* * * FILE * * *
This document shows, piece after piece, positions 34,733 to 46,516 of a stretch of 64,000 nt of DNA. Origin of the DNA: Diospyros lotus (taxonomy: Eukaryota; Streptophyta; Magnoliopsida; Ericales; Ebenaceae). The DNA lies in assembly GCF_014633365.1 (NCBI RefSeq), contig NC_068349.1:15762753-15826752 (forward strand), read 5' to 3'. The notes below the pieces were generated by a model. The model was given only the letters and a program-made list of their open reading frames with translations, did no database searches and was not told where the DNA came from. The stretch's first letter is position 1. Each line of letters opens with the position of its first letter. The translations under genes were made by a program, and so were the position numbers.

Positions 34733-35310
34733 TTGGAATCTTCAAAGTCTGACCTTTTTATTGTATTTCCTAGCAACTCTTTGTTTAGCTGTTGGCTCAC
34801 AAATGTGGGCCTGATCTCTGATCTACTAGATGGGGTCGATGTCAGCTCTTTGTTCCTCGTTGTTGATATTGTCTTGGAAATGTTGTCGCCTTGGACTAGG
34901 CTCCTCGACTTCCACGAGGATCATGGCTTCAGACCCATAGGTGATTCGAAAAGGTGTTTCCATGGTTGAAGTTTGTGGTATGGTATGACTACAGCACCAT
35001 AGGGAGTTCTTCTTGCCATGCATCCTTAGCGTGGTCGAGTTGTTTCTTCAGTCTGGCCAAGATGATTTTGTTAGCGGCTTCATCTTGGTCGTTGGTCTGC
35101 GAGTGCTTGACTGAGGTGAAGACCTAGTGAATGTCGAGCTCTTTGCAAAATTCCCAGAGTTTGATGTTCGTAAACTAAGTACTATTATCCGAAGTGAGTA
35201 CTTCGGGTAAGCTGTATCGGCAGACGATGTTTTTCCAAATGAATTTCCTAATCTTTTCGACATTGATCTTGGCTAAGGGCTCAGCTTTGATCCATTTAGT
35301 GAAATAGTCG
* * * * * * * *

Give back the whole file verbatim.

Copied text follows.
This document shows, piece after piece, positions 34,733 to 46,516 of a stretch of 64,000 nt of DNA. Origin of the DNA: Diospyros lotus (taxonomy: Eukaryota; Streptophyta; Magnoliopsida; Ericales; Ebenaceae). The DNA lies in assembly GCF_014633365.1 (NCBI RefSeq), contig NC_068349.1:15762753-15826752 (forward strand), read 5' to 3'. The notes below the pieces were generated by a model. The model was given only the letters and a program-made list of their open reading frames with translations, did no database searches and was not told where the DNA came from. The stretch's first letter is position 1. Each line of letters opens with the position of its first letter. The translations under genes were made by a program, and so were the position numbers.

Positions 34733-35310
34733 TTGGAATCTTCAAAGTCTGACCTTTTTATTGTATTTCCTAGCAACTCTTTGTTTAGCTGTTGGCTCAC
34801 AAATGTGGGCCTGATCTCTGATCTACTAGATGGGGTCGATGTCAGCTCTTTGTTCCTCGTTGTTGATATTGTCTTGGAAATGTTGTCGCCTTGGACTAGG
34901 CTCCTCGACTTCCACGAGGATCATGGCTTCAGACCCATAGGTGATTCGAAAAGGTGTTTCCATGGTTGAAGTTTGTGGTATGGTATGACTACAGCACCAT
35001 AGGGAGTTCTTCTTGCCATGCATCCTTAGCGTGGTCGAGTTGTTTCTTCAGTCTGGCCAAGATGATTTTGTTAGCGGCTTCATCTTGGTCGTTGGTCTGC
35101 GAGTGCTTGACTGAGGTGAAGACCTAGTGAATGTCGAGCTCTTTGCAAAATTCCCAGAGTTTGATGTTCGTAAACTAAGTACTATTATCCGAAGTGAGTA
35201 CTTCGGGTAAGCTGTATCGGCAGACGATGTTTTTCCAAATGAATTTCCTAATCTTTTCGACATTGATCTTGGCTAAGGGCTCAGCTTTGATCCATTTAGT
35301 GAAATAGTCG